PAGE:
You can't talk about great Texas barbecue without mentioning Driftwood's most famous barbecue joint of all time – The Salt Lick Bar-B-Que. Through the years this Central Texas haunt has gained both fame and popularity for its delicious barbecue meats – well known for their preparation over an open pit. Come November, the restaurant will have its first cookbook, written by Jessica Dupuy, author of Uchi: The Cookbook, and Scott Roberts, owner of The Salt Lick Bar-B-Que. Roberts talked with TEXAS MONTHLY about The Salt Lick Cookbook, the history of the restaurant, and moving forward.
What made you guys decide it was time to do a book?
We've been thinking about it for a long time. I've always been proud of the fact that we've been around for so long and how we came be. I had been thinking about the book for ten or fifteen years, and about a year ago everything lined up. We realized we needed to stop thinking about it and start doing it, so we met up with Jessica. She and I spent a long time together talking about the stories, the history, and the recipes of The Salt Lick.
A lot cookbooks come out nowadays that are a balance between recipes and the story of a restaurant or chef. What was the story you wanted to tell in The Salt Lick Cookbook?
I wanted to tell the story of the family behind The Salt Lick. Like the story of how my great grandmother came to Texas in the 1880s, how the Roberts came in 1867, how they got here, the way they cooked then, and the way we cook today. That cooking technique has been handed down for generations. My father's parents were significant in my life, and there was a whole lot of stuff that has happened through the years that I thought would be nice to share with people. The Salt Lick is tied to my family, so they were inevitably going to be mentioned in the cookbook. Jessica said the fact that my daughter is learning everything was a big deal, too, so we wanted to include the next generation in there as well.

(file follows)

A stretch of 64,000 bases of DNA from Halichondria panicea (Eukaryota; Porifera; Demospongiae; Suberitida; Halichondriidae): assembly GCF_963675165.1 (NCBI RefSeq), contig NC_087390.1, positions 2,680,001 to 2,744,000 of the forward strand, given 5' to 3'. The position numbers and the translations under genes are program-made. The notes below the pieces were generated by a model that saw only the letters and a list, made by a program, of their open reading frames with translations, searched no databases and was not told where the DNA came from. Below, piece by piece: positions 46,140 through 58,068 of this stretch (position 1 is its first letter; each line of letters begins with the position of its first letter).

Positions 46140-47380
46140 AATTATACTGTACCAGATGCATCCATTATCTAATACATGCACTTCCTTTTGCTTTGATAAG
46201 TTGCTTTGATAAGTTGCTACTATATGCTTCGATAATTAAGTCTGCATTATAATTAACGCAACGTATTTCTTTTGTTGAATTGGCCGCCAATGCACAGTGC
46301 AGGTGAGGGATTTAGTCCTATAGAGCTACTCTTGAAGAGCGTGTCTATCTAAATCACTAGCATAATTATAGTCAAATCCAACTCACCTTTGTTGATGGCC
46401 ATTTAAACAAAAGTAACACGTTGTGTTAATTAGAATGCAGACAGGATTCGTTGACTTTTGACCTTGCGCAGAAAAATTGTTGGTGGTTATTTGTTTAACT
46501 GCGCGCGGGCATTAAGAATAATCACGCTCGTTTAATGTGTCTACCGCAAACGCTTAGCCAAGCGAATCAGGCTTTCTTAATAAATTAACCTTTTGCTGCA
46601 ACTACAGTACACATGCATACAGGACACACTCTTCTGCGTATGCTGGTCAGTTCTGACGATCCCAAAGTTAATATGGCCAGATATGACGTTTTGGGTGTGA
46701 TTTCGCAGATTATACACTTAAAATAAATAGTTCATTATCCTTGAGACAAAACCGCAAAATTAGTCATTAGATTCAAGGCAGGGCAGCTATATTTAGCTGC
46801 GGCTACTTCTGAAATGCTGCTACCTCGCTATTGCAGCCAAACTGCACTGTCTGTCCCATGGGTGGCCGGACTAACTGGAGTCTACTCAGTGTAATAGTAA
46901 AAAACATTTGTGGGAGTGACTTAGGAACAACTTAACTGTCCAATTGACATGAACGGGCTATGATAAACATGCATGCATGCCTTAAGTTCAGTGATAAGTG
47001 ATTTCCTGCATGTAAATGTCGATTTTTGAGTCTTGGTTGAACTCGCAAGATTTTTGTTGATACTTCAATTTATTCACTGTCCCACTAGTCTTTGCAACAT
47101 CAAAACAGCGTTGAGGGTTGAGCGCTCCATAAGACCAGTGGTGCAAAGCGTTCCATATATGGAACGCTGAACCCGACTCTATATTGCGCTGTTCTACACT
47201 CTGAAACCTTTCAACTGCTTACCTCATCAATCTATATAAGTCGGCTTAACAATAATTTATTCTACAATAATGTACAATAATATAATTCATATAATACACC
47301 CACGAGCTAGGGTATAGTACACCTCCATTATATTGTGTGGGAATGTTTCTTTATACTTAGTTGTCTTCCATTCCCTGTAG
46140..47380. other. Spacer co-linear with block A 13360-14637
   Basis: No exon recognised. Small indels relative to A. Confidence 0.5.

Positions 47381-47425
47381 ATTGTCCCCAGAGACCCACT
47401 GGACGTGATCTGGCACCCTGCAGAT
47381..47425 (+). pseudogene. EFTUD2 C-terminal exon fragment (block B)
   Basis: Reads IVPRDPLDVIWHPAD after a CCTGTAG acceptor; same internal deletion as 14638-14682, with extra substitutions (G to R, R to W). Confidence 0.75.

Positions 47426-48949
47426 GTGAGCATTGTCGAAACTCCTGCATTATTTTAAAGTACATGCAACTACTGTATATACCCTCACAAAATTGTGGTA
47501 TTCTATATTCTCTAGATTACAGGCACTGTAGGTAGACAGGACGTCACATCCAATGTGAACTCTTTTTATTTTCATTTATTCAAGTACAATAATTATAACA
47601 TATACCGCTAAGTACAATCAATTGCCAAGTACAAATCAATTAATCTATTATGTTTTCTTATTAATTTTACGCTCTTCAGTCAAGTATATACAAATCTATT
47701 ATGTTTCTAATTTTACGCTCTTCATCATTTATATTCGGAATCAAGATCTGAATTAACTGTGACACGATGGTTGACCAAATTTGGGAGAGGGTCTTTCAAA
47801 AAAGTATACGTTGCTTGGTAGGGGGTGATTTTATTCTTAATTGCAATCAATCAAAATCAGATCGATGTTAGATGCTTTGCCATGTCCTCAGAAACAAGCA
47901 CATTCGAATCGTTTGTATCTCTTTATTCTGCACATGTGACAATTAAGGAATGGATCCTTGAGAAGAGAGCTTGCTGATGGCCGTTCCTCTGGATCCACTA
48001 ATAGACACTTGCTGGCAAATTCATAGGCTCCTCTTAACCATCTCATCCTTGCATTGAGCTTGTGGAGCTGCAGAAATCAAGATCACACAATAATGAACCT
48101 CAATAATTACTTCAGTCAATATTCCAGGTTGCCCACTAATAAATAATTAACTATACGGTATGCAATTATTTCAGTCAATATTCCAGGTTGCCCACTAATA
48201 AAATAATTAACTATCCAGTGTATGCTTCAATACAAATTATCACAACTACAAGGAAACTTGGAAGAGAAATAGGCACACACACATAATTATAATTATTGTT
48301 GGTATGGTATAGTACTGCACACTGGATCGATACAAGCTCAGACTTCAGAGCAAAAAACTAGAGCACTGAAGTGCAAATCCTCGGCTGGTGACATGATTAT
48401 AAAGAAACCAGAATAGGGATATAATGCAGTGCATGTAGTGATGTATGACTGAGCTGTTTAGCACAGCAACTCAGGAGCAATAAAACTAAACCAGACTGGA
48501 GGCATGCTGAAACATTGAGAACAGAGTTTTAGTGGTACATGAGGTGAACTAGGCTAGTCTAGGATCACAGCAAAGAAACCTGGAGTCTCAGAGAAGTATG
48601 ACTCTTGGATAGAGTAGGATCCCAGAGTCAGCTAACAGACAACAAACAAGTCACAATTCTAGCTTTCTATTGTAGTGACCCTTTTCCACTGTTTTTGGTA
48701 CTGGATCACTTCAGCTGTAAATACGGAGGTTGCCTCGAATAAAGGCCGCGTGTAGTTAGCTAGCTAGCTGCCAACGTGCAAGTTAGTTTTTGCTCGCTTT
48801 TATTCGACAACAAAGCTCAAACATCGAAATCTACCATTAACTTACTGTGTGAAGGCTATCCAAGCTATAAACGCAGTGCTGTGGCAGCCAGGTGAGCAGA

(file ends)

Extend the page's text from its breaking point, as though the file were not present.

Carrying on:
Were there certain recipes or stories you really wanted to feature?
I wanted to include the fact that as a young child of about six or so I would watch my grandmother and her sisters grinding up meat and cooking these sausage links on a wood-fired stove. I can still remember the sound of the [meat] cooking and sizzling. My job then was to stay out of the way [laughs]. I had many stories like that one, and it was great to share them and honor the whole family.
What will be the recipe in here that readers will be excited to see? Were there any that were difficult to part with?
I'll put it this way, we put all the recipes from the restaurant in the book except for the barbecue sauce. That's going to remain a secret. I think people will really enjoy meats like the pork ribs and beef brisket. I think people will also really like my grandmother's biscuits and her fried-chicken recipes. And one of the ones they are really going to love is my mother's lemon meringue pie.
You guys have had a newfound notoriety recently with things like Top Chef Texas. How do you want to move forward into the future?
We want to continue to do what we've been doing, but add some new things along the way. We're going to start concentrating on the wines and start working on a few new items like barbecue oysters. We want to continue to support local foods, so things like the barbecue oysters will be only Texas Gulf oysters. We want to keep doing what we've always been doing, but just add bits and pieces as we go.
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